Closing the Divide: Strengthening World Bank Goals to Fight Inequality
Professor Joseph Stiglitz, high-level representatives from the German and Sierra Leonian Governments, and the Executive Director of Oxfam International will call on the World Bank to urgently introduce new goals and indicators to ensure a rapid reduction in inequality both at national and global levels. The panel comes as the new World Corporate Scorecard is being negotiated under President Banga which will direct the Bank’s work, and pressure is growing on the World Bank to do more to tackle inequality. The gap between rich and poor is rising in four out of ten of the countries where the World Bank works, but there is increasing momentum for a change of course, and both governmental and non-governmental actors are calling for bolder goals and targets to tackle inequality and measure progress.*
High-level panel on the sidelines of the Annual Meetings of the World Bank and IMF
Thursday October 12, 3:30–4:15 p.m.
Room SB06 Tarfaya, Bab Ighli Campus, Marrakech
- Professor Joseph Stiglitz, Professor, Columbia University
- H.E. Sheku A. F. Bangura, Minister of Finance, Sierra Leone
- H.E. Niels Annen, Parliamentary State Secretary to the Federal Minister for Economic Cooperation and Development, Germany
- Amitabh Behar, Executive Director, Oxfam
Moderator: Sarah Cliffe, Executive Director, NYU Center on International Cooperation
The critical need for the World Bank to set stronger goals on inequality now.
- We live in a time of extraordinarily high economic inequality, which corrodes our politics, destroys trust, fuels division, hamstrings our collective economic prosperity, and weakens multilateralism. The gap between the richest and the rest of society is dangerously high.
- The evidence is clear that without a sharp reduction in inequality, the goals of ending poverty and preventing climate breakdown will be impossible to attain.
- At the same time advances in inequality data have been dramatic, such as more accurate estimates of the incomes of the richest, can help enable a new generation policy-making focused on closing the divide.
- The World Bank is uniquely placed to offer the rallying call for a reduction in inequality that our divided world needs so urgently today. In July 2023, over 225 economists and inequality leaders wrote to World Bank President Ajay Banga calling on the World Bank to strengthen its indicators and goals on inequality as part of the World Bank Evolution Roadmap/Corporate Scorecard process. This included four former World Bank Chief Economists and many other former World Bank staff.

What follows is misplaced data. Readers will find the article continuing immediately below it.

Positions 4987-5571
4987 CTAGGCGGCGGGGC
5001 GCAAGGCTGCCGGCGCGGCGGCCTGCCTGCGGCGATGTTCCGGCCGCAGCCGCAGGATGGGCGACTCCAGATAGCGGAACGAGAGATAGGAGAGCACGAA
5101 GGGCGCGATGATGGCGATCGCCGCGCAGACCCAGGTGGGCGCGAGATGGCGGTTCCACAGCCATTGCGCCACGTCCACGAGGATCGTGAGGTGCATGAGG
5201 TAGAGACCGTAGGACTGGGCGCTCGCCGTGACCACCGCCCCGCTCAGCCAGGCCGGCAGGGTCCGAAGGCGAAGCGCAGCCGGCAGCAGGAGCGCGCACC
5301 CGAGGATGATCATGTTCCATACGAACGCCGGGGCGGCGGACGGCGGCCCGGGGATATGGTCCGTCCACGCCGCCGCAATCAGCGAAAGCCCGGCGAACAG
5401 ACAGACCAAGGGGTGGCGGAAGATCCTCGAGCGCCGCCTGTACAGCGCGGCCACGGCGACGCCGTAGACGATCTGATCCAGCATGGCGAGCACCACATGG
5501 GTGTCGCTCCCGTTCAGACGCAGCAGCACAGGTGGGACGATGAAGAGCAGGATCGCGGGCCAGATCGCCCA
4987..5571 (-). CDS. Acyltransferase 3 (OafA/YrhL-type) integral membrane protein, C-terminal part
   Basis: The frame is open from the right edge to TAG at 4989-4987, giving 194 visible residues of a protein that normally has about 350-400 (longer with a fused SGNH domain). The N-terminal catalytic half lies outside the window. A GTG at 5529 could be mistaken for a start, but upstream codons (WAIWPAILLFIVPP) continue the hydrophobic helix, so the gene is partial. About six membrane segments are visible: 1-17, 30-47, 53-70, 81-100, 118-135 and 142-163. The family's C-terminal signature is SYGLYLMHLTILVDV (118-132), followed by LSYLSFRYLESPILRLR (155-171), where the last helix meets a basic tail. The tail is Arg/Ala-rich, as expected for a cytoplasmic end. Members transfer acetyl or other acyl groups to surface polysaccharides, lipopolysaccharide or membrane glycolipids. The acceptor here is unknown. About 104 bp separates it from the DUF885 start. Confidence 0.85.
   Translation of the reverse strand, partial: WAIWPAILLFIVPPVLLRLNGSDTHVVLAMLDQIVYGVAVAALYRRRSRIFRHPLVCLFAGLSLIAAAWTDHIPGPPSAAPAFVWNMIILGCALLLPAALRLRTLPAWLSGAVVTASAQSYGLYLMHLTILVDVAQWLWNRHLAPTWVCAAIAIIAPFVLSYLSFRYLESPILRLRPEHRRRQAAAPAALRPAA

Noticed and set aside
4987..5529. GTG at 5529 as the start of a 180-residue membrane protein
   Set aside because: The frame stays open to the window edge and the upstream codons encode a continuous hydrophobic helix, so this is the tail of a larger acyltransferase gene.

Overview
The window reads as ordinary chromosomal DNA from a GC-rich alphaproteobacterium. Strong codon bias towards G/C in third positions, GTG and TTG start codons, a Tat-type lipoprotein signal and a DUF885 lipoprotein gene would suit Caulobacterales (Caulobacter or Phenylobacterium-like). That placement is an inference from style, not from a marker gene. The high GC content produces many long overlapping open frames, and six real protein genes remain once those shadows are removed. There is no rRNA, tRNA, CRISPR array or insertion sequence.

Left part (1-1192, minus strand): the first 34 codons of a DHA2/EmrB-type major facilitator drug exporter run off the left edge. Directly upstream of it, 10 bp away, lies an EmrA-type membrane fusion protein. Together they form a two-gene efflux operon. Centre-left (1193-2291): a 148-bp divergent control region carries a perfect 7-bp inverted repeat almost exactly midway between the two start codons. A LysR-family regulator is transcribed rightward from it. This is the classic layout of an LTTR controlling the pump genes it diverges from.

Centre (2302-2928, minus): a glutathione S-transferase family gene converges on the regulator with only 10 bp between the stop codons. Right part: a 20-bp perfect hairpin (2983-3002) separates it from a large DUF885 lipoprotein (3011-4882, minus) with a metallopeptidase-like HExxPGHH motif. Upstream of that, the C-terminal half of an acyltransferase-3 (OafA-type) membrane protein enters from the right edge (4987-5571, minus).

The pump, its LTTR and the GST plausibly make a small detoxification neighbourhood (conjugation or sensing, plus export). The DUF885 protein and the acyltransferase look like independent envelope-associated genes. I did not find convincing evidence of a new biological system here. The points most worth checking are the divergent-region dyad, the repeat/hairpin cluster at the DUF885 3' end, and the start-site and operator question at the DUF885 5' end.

- The Annual Meetings provide a critical moment for the World Bank to commit to bolder targets to reverse the explosion of inequality, so that societies can make rapid progress on health, education and social protection, and effectively address the climate crisis.
Press contact: paula.sevilla [at] nyu.edu
*The Call to Action to save SDG10 is co-chaired by the Governments of Namibia and Sierra Leone and sponsored by UNAIDS, Oxfam, Development Finance International and NYU CIC-Pathfinders. Other countries that have expressed their support for the initiative include Colombia, the Maldives, Mexico, Spain, and Zambia. It aims to dramatically accelerate efforts to reduce inequality, under SDG 10, by 1) using more accurate indicators to measure inequality under SDG10 and Shared Prosperity, across all levels of income and wealth, within and among countries; 2) setting ambitious targets for these indicators, at optimal levels for accelerating progress on the other SDGs; 3) a revolution in inequality data, with the international community increasing investments so all countries track progress annually; and 4) national, regional & global anti-inequality plans supported by international cooperation. The coalition was officially launched with partner member states during the 2023 High-Level Political Forum of the United Nations, and organized a world leaders’ gathering on the sidelines of the 2023 SDS Summit.
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